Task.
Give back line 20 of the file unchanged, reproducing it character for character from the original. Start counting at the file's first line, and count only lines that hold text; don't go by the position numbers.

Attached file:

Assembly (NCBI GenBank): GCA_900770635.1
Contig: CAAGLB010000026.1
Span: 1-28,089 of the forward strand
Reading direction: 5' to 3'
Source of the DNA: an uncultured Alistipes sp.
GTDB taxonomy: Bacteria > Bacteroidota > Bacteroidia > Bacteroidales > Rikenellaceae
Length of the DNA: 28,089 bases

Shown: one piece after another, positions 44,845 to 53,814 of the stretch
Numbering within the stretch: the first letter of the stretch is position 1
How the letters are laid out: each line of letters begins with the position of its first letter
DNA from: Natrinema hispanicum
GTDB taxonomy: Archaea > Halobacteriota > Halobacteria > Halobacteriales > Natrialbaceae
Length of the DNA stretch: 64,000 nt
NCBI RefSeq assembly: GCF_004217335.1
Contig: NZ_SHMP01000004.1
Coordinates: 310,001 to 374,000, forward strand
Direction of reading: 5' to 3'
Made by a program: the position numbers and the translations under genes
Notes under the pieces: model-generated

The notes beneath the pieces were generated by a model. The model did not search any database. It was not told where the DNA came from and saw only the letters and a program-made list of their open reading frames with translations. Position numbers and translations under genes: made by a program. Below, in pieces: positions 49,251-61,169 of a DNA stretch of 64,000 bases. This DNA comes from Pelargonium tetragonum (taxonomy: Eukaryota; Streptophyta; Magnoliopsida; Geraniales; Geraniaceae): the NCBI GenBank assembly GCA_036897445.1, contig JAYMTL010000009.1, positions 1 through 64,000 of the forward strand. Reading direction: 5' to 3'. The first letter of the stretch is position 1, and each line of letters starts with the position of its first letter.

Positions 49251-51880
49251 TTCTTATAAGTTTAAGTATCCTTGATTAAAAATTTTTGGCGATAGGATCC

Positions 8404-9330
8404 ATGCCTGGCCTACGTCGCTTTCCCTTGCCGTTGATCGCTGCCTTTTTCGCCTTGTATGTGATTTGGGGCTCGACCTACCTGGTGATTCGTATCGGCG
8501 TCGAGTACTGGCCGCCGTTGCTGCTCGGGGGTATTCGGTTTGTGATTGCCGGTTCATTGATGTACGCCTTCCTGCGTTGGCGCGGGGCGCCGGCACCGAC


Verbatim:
The notes beneath the pieces were generated by a model. The model did not search any database. It was not told where the DNA came from and saw only the letters and a program-made list of their open reading frames with translations. Position numbers and translations under genes: made by a program. Below, in pieces: positions 49,251-61,169 of a DNA stretch of 64,000 bases. This DNA comes from Pelargonium tetragonum (taxonomy: Eukaryota; Streptophyta; Magnoliopsida; Geraniales; Geraniaceae): the NCBI GenBank assembly GCA_036897445.1, contig JAYMTL010000009.1, positions 1 through 64,000 of the forward strand. Reading direction: 5' to 3'. The first letter of the stretch is position 1, and each line of letters starts with the position of its first letter.